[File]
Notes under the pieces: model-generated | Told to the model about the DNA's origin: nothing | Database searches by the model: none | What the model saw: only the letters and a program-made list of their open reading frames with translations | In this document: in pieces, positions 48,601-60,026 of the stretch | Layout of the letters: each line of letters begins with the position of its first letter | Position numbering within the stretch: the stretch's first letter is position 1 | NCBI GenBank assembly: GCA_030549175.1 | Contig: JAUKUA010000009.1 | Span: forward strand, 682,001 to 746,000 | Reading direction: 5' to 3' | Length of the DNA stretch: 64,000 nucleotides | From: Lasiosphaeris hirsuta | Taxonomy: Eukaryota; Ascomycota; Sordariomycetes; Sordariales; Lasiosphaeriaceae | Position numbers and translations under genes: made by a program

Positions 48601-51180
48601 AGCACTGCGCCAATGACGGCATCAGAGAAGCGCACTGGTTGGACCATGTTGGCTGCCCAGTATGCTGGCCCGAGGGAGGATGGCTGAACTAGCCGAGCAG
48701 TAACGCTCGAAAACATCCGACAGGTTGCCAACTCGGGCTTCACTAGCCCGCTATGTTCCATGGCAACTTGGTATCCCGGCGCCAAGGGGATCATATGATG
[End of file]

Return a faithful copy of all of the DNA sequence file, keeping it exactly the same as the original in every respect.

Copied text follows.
Notes under the pieces: model-generated | Told to the model about the DNA's origin: nothing | Database searches by the model: none | What the model saw: only the letters and a program-made list of their open reading frames with translations | In this document: in pieces, positions 48,601-60,026 of the stretch | Layout of the letters: each line of letters begins with the position of its first letter | Position numbering within the stretch: the stretch's first letter is position 1 | NCBI GenBank assembly: GCA_030549175.1 | Contig: JAUKUA010000009.1 | Span: forward strand, 682,001 to 746,000 | Reading direction: 5' to 3' | Length of the DNA stretch: 64,000 nucleotides | From: Lasiosphaeris hirsuta | Taxonomy: Eukaryota; Ascomycota; Sordariomycetes; Sordariales; Lasiosphaeriaceae | Position numbers and translations under genes: made by a program

Positions 48601-51180
48601 AGCACTGCGCCAATGACGGCATCAGAGAAGCGCACTGGTTGGACCATGTTGGCTGCCCAGTATGCTGGCCCGAGGGAGGATGGCTGAACTAGCCGAGCAG
48701 TAACGCTCGAAAACATCCGACAGGTTGCCAACTCGGGCTTCACTAGCCCGCTATGTTCCATGGCAACTTGGTATCCCGGCGCCAAGGGGATCATATGATG